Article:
Guzman recapture will not solve Mexico ills


Mexico City (AFP)

Mexico's president declared "mission accomplished" when drug baron Joaquin "El Chapo" Guzman was recaptured. Cabinet ministers hugged at the news at a meeting with diplomats, where people spontaneously sang the national anthem.

While President Enrique Pena Nieto's administration has basked in the triumph of returning Guzman to prison, critics and analysts are reminding him that the arrest will not fix the country's security and corruption problems.

Some have compared Pena Nieto's reaction to images of former US president George W. Bush standing under a "mission accomplished" banner when he announced the end of major combat operations in Iraq in May 2003.

"That's why it was not a good decision by Enrique Pena Nieto to announce the capture of the drug trafficker who escaped twice from prison as 'mission accomplished,'" historian Lorenzo Meyer wrote in Reforma newspaper.

Nobody -- not even government officials -- believes that drug trafficking will suddenly come to a halt, or that Guzman's powerful Sinaloa drug cartel will abruptly fall apart.

And Pena Nieto is still haunted by the unresolved case of 43 students who were abducted by corrupt police and allegedly killed by a drug gang in September 2014.

Pena Nieto acknowledged in his New Year speech on Monday that, despite the arrest of 98 of the country's 122 most wanted criminals, "we still have challenges, but we are confronting them with vision and determination."

While the government says murders have dropped since he took office in December 2012, experts have questioned the data.

- Mission 'not' accomplished -

"When Pena Nieto's six-year term ends (in 2018), the capture of 'El Chapo' will have done nothing to resolve the problem of drug trafficking and violence will not have come down, and it could increase," said deputy Victor Manuel Sanchez Orozco, of the leftist Citizens Movement.

"The mission has not been accomplished."

Other opposition lawmakers said that while the recapture was a success, the government must combat the corruption that likely contributed to Guzman's escape.

Pena Nieto's administration was humiliated when Guzman escaped a maximum-security prison through a tunnel on July 11, just 17 months after marines had arrested him in his native northwestern state of Sinaloa.

The authorities launched a massive manhunt that led to his recapture a week ago in the seaside Sinaloa city of Los Mochis -- a triumph that ended up having to share headlines with US actor Sean Penn's bombshell revelation that he met Guzman three months before his capture.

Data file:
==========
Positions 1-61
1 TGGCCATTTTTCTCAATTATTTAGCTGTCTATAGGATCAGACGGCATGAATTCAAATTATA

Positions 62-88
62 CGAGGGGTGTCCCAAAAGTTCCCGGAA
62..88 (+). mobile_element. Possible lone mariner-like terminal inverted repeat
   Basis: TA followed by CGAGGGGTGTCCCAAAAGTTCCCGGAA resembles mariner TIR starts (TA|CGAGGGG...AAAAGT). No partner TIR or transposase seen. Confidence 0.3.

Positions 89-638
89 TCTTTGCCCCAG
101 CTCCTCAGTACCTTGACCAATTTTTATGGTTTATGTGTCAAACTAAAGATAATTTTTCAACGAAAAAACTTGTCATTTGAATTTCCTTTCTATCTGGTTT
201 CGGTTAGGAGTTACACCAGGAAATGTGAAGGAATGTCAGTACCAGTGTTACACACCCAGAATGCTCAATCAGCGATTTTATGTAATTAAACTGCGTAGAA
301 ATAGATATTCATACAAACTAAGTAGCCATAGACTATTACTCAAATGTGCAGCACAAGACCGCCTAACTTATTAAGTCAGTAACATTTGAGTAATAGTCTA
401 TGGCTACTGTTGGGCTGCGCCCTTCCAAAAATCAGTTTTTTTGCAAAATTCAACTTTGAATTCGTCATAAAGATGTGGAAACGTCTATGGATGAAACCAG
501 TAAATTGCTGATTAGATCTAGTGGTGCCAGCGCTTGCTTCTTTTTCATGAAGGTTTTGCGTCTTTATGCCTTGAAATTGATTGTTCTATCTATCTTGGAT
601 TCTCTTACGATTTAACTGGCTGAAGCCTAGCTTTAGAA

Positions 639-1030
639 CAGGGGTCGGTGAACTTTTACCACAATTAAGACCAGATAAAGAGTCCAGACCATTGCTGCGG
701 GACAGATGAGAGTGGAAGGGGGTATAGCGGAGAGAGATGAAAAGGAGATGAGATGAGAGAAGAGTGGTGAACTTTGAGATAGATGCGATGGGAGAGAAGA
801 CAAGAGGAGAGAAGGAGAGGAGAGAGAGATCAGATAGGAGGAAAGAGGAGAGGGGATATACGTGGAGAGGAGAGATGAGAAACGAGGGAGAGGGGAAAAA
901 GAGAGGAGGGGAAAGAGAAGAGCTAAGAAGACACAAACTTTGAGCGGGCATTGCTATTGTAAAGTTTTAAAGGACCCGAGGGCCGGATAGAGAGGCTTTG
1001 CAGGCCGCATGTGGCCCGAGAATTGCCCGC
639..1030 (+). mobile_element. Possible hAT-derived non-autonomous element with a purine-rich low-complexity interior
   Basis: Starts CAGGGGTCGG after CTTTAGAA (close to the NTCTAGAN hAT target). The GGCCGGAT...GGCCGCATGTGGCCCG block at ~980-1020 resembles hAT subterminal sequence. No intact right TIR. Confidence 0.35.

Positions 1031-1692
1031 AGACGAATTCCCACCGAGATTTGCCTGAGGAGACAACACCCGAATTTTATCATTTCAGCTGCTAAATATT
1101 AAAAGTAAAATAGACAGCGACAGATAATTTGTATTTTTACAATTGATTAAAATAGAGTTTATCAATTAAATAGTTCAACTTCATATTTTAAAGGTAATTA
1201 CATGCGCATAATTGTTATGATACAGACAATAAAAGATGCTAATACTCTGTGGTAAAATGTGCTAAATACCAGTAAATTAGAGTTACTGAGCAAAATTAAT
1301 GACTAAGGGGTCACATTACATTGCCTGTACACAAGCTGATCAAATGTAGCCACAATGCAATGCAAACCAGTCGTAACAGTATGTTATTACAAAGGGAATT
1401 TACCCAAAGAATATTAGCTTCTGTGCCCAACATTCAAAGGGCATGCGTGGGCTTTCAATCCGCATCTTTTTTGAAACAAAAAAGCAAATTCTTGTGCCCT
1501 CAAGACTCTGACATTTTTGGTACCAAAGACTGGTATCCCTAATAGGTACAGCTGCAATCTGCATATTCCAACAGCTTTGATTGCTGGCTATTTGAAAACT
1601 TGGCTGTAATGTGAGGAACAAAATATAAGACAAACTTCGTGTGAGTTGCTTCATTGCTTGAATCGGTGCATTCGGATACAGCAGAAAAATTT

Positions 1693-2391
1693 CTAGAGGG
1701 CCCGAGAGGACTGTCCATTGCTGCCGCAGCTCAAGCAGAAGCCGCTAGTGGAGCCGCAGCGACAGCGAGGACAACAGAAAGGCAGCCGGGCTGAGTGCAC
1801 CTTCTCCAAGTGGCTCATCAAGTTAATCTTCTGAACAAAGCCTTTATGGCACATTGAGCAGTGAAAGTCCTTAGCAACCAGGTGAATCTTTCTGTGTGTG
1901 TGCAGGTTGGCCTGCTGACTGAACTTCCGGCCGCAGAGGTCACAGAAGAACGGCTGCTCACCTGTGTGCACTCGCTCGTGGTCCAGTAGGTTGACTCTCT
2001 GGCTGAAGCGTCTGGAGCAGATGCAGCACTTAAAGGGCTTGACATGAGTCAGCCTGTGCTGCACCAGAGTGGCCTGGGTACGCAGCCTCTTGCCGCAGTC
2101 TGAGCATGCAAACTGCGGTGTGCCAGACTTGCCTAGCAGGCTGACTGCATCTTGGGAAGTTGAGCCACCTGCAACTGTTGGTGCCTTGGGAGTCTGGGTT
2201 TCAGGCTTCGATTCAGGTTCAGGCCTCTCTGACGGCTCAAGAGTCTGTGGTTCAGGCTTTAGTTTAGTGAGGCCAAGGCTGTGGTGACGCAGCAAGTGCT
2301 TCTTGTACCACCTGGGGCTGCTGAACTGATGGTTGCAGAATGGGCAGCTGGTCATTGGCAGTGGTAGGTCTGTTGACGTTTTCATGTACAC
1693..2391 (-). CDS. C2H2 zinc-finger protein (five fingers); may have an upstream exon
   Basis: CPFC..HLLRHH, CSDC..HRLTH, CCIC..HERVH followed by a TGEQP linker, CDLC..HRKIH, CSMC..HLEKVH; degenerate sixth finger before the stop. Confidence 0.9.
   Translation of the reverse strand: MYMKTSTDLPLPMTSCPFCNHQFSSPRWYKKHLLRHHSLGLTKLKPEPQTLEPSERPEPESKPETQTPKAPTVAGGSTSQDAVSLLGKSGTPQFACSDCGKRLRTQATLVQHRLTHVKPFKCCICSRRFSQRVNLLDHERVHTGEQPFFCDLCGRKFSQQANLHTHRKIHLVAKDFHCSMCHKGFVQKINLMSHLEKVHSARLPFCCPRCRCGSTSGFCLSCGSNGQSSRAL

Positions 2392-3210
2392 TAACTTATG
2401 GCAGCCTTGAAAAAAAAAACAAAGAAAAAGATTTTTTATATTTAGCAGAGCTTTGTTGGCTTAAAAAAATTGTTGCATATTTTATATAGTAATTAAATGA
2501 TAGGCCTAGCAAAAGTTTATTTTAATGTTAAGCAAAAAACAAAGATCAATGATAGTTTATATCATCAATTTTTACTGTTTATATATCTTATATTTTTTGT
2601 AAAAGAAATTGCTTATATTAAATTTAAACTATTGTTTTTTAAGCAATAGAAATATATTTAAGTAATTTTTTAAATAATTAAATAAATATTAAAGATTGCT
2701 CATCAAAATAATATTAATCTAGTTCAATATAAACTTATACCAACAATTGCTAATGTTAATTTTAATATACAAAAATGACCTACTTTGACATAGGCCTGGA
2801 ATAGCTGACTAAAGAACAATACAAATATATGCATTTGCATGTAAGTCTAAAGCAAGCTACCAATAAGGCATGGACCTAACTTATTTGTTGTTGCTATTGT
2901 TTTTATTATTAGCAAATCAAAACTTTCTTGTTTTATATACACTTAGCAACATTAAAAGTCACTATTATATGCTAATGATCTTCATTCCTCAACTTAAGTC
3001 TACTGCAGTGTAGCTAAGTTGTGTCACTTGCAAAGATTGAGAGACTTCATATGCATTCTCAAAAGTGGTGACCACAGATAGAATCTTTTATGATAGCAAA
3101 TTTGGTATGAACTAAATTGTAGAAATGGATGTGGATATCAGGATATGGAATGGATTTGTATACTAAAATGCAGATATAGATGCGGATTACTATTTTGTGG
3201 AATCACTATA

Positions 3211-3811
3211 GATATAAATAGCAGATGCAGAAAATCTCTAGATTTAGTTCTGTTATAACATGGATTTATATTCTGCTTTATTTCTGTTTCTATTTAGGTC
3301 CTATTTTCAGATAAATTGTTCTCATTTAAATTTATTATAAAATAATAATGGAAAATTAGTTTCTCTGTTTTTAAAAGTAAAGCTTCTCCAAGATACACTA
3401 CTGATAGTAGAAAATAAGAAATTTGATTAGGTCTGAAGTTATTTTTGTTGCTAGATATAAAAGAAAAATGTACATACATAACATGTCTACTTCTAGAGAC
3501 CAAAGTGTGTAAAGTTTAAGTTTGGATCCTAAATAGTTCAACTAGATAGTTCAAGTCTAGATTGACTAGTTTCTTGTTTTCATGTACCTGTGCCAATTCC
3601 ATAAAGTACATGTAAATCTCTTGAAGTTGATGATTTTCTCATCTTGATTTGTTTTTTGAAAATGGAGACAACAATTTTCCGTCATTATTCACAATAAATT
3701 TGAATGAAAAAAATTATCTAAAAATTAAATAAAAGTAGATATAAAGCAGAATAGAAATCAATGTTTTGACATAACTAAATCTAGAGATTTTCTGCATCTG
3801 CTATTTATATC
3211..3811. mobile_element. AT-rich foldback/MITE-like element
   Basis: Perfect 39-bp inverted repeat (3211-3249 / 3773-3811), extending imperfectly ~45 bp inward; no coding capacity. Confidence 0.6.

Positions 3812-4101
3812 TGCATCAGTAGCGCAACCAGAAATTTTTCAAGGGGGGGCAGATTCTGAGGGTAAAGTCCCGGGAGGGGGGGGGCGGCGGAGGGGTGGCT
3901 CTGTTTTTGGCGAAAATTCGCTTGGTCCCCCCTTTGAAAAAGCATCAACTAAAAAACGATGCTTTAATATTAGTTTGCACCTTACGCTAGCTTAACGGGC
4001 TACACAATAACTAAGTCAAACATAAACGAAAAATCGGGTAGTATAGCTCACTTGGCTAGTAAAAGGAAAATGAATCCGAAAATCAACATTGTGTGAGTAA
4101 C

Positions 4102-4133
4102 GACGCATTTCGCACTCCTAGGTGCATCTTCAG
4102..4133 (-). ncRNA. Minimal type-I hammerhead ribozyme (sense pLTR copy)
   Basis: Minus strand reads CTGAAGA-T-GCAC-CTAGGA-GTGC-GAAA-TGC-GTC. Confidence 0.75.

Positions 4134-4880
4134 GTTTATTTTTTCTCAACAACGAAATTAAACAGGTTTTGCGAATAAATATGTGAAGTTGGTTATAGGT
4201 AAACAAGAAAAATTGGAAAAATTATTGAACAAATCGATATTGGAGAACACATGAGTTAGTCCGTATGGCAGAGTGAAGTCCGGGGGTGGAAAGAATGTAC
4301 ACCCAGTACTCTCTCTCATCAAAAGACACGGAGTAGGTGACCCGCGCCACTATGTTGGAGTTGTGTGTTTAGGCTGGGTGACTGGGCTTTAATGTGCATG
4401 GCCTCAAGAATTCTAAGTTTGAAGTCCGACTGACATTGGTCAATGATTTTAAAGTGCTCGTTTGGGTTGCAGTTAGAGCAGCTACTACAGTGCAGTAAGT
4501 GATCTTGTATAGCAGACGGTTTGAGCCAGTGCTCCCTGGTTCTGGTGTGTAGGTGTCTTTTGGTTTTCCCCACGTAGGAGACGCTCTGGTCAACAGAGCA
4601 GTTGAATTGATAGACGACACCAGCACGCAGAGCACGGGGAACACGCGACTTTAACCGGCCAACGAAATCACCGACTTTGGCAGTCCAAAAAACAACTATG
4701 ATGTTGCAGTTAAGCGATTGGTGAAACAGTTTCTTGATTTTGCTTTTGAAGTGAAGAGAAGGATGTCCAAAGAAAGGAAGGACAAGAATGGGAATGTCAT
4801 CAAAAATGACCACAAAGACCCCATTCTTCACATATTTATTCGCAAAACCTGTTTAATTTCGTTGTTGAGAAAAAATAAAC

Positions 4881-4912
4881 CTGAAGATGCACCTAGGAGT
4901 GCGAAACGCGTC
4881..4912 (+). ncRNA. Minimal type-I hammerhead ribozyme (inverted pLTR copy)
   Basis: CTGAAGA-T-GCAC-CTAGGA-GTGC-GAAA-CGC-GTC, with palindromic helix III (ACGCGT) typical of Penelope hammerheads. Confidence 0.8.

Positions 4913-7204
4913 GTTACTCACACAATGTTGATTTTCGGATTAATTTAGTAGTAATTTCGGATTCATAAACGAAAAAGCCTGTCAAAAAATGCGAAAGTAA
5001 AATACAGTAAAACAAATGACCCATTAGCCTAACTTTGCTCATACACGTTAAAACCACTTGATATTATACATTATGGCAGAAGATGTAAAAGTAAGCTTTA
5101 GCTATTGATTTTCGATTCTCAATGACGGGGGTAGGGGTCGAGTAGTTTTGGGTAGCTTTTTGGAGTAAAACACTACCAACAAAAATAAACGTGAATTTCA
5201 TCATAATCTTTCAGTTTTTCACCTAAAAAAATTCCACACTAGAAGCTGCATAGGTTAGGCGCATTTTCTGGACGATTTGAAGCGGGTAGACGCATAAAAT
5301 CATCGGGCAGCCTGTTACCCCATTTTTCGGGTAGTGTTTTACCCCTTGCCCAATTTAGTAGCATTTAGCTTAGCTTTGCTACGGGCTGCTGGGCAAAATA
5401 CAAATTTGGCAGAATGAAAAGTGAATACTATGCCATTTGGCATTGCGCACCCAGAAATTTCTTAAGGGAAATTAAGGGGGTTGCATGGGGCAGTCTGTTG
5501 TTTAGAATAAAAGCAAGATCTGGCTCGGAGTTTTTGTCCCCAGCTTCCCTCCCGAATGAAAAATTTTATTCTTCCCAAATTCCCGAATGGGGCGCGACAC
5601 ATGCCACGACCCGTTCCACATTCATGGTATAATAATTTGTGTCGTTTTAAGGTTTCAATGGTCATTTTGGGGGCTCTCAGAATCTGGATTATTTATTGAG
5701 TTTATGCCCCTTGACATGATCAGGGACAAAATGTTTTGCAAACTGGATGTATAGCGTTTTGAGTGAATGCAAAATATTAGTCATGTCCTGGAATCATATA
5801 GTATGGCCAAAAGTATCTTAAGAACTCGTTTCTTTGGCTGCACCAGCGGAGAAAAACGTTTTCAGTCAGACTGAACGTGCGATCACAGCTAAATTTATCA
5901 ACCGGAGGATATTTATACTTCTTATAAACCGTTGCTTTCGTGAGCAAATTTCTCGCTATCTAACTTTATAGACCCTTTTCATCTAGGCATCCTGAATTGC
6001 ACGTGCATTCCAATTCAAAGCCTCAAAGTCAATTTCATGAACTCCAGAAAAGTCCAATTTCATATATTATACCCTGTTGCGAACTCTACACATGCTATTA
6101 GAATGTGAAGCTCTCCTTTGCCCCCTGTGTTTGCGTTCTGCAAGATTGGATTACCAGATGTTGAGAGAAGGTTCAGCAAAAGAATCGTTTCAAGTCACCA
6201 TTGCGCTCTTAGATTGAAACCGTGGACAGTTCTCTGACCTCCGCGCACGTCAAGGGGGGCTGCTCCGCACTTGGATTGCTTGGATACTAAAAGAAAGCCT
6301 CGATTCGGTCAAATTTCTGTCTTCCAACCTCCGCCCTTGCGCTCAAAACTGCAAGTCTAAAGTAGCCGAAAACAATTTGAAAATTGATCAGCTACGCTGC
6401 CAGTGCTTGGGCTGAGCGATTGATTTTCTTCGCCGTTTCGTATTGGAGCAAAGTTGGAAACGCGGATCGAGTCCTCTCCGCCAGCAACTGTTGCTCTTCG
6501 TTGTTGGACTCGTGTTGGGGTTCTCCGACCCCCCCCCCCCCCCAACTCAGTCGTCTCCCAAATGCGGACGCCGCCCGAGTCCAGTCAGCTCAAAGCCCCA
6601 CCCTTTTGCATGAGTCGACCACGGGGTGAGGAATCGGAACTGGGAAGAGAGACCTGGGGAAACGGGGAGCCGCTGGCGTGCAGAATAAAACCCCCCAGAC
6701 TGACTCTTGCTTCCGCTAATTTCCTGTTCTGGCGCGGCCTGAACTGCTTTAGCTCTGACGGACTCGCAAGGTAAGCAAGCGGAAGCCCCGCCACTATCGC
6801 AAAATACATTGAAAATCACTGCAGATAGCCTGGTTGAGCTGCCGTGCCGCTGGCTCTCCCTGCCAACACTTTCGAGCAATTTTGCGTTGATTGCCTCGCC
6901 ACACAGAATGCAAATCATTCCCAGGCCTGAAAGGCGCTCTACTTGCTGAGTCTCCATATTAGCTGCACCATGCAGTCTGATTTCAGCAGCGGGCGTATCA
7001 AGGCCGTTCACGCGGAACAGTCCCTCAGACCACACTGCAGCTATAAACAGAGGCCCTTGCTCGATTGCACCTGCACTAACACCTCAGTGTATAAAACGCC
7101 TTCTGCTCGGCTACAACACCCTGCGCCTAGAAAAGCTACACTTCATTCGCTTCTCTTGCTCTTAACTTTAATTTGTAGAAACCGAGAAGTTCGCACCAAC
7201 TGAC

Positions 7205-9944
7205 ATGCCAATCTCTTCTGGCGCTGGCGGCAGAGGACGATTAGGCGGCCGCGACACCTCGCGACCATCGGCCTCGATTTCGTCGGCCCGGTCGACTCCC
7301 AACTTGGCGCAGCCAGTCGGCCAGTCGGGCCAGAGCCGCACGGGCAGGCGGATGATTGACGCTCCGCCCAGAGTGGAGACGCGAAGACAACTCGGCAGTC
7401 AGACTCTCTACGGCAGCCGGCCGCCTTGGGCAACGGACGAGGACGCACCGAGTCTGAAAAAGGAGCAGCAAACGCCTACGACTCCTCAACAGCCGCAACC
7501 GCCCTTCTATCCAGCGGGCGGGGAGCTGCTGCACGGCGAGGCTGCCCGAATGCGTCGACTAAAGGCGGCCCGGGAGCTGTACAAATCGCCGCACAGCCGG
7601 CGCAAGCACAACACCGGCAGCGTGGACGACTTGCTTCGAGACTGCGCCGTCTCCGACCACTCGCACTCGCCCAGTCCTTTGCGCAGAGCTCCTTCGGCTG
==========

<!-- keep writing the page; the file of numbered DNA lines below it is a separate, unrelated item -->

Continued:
While putting Guzman back behind bars was a major victory, "it merely rectifies something that went wrong," Jose Antonio Crespo, political expert at the Center for Economic Research and Teaching, told AFP.

"It will improve his public image... It gives the government a breather," but a likely bump in approval ratings will be short-lived, Crespo said.

Crespo pointed to a poll in El Universal newspaper showing that 77 percent of Mexicans believe Guzman will escape prison again, which shows that "the distrust in the institutions continues."

Pena Nieto's administration, which had balked at shipping Guzman to the United States before his escape, has now launched extradition proceedings while boosting security at the prison.

- Organized crime -

Christopher Wilson, deputy director of the Washington-based Mexico Institute at the Woodrow Wilson International Center for Scholars, said Guzman's arrest was "an absolute triumph" for Pena Nieto.

"At the same time, he's just one person. Mexico's problems are not solved by putting one person behind bars," Wilson said.

"They're solved by creating institutions like the police, the judges, the prosecutors that can on a day-to-day basis withstand the pressures of organized crime."

Pena Nieto's administration has taken steps to overhaul the judicial system, and his economic reforms have won international praise, but he will end up with a "mixed legacy" on security issues, Wilson said.

While capturing Guzman is a victory, Wilson said, it is "not the type of thing that changes the trajectory of a presidency."